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Life As a Geoscientist

Position Description Study the composition, structure, and other physical aspects of the Earth. May use geological, physics, and mathematics knowledge in exploration for oil, gas, minerals, or underground water; or in waste disposal, land reclamation, or other environmental problems. May study the Earth’s internal composition, atmospheres, oceans, and its magnetic, electrical, and gravitational forces. Includes mineralogists, crystallographers, paleontologists, stratigraphers, geodesists, and seismologists.

Daily Life Of a Geoscientist

  • Collaborate with medical or health researchers to address health problems related to geological materials or processes.
  • Analyze and interpret geological, geochemical, or geophysical information from sources such as survey data, well logs, bore holes, or aerial photos.
  • Review work plans to determine the effectiveness of activities for mitigating soil or groundwater contamination.
  • Investigate the composition, structure, or history of the Earth’s crust through the collection, examination, measurement, or classification of soils, minerals, rocks, or fossil remains.
  • Research geomechanical or geochemical processes to be used in carbon sequestration projects.
  • Plan or conduct geological, geochemical, or geophysical field studies or surveys, sample collection, or drilling and testing programs used to collect data for research or application.

What Every Geoscientist Should Know

Geoscientists state the following job skills are important in their day-to-day work.

Reading Comprehension: Understanding written sentences and paragraphs in work related documents.

Science: Using scientific rules and methods to solve problems.

Critical Thinking: Using logic and reasoning to identify the strengths and weaknesses of alternative solutions, conclusions or approaches to problems.

Speaking: Talking to others to convey information effectively.

Active Listening: Giving full attention to what other people are saying, taking time to understand the points being made, asking questions as appropriate, and not interrupting at inappropriate times.

Complex Problem Solving: Identifying complex problems and reviewing related information to develop and evaluate options and implement solutions.

  • Petrologist
  • Petrographer
  • Core Analysis Operator
  • Engineering Geologist
  • Environmental Field Office Manager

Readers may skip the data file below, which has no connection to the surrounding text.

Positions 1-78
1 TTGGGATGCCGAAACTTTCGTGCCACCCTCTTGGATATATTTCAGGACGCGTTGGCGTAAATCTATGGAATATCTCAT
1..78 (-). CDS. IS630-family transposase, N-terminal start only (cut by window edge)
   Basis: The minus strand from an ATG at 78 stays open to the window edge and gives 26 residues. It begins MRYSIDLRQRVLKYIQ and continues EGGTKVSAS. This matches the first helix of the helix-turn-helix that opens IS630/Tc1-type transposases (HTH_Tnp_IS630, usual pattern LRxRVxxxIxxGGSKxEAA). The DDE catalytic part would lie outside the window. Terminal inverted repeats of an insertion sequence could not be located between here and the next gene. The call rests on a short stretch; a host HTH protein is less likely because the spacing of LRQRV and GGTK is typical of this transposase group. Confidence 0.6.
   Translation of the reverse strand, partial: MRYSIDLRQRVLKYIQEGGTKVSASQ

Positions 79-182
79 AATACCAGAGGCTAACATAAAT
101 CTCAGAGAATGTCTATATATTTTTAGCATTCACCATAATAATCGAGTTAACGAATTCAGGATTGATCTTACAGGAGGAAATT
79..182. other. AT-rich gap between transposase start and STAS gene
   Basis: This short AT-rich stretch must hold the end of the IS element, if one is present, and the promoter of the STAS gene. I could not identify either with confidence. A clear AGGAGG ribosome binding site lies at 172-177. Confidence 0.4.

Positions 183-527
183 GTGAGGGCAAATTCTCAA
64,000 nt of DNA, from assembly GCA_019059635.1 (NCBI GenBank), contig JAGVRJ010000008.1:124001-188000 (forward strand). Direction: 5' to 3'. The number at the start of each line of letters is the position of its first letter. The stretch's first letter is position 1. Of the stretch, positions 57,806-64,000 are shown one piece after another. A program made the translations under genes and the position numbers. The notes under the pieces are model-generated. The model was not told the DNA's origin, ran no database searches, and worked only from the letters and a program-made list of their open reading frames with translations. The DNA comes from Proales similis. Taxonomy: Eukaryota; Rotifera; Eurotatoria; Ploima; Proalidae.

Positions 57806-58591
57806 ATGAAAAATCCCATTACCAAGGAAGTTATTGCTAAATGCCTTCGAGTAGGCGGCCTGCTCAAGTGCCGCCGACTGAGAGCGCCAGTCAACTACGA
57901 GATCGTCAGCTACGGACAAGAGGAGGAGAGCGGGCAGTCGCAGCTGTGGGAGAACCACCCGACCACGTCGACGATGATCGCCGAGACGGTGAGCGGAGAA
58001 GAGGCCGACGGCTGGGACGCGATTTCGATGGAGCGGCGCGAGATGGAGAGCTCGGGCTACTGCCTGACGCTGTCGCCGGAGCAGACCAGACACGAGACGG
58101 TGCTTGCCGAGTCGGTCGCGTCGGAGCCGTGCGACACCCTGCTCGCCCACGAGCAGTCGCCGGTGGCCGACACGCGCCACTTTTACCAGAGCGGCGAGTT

Is There Job Demand for Geoscientists?

In the United States, there were 32,000 jobs for Geoscientist in 2016. New jobs are being produced at a rate of 14.1% which is above the national average. The Bureau of Labor Statistics predicts 4,500 new jobs for Geoscientist by 2026. The BLS estimates 3,500 yearly job openings in this field.

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The states with the most job growth for Geoscientist are Tennessee, Colorado, and Oregon. Watch out if you plan on working in West Virginia, Vermont, or North Dakota. These states have the worst job growth for this type of profession.

Geoscientist Average Salary

The average yearly salary of a Geoscientist ranges between $49,430 and $187,990.

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Geoscientists who work in Texas, Oklahoma, or Louisiana, make the highest salaries.

How much do Geoscientists make in each U.S. state?

State Annual Mean Salary
Alabama $64,970
Alaska $99,400
Arizona $77,650
Arkansas $67,260
California $97,550
Colorado $111,130
Connecticut $85,250
Delaware $80,570
Florida $80,970
Georgia $68,860
Hawaii $109,530
Idaho $88,060
Illinois $69,480
Indiana $61,870
Iowa $71,490
Kansas $77,590
Kentucky $73,230
Louisiana $109,700
Maine $74,380
Maryland $90,110
Massachusetts $87,650
Minnesota $78,410
Mississippi $91,490
Missouri $70,340
Montana $92,680
Nebraska $79,570
Nevada $94,500
New Hampshire $95,510
New Jersey $98,050
New Mexico $86,620
New York $76,360
North Carolina $71,830
North Dakota $97,320
Ohio $75,600
Oklahoma $123,230
Oregon $74,920
Pennsylvania $108,580
Rhode Island $88,130
South Carolina $72,040
South Dakota $63,680
Tennessee $77,510
Texas $150,140
Utah $80,970
Virginia $96,290
Washington $93,710
West Virginia $77,530
Wisconsin $75,110
Wyoming $73,220

Tools & Technologies Used by Geoscientists

Although they’re not necessarily needed for all jobs, the following technologies are used by many Geoscientists:

  • Microsoft Excel
  • Microsoft Word
  • Microsoft Office
  • Microsoft PowerPoint
  • Git
  • Microsoft Outlook
  • Python
  • Microsoft Access
  • MySQL
  • Email software
  • Word processing software
  • Microsoft Project
  • Autodesk AutoCAD
  • Adobe Systems Adobe Acrobat
  • Adobe Systems Adobe Photoshop
  • The MathWorks MATLAB
  • SAS
  • Geographic information system GIS software
  • ESRI ArcView
  • Microsoft Active Server Pages ASP

Becoming a Geoscientist

What education or degrees do I need to become a Geoscientist?

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How many years of work experience do I need?

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Who Employs Geoscientists?

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The table below shows the approximate number of Geoscientists employed by various industries.

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You May Also Be Interested In…

Those interested in being a Geoscientist may also be interested in:

Those who work as a Geoscientist sometimes switch careers to one of these choices:

References:

Image Credit: Kelvinsong via Creative Commons Attribution-Share Alike 3.0 Unported

More about our data sources and methodologies.

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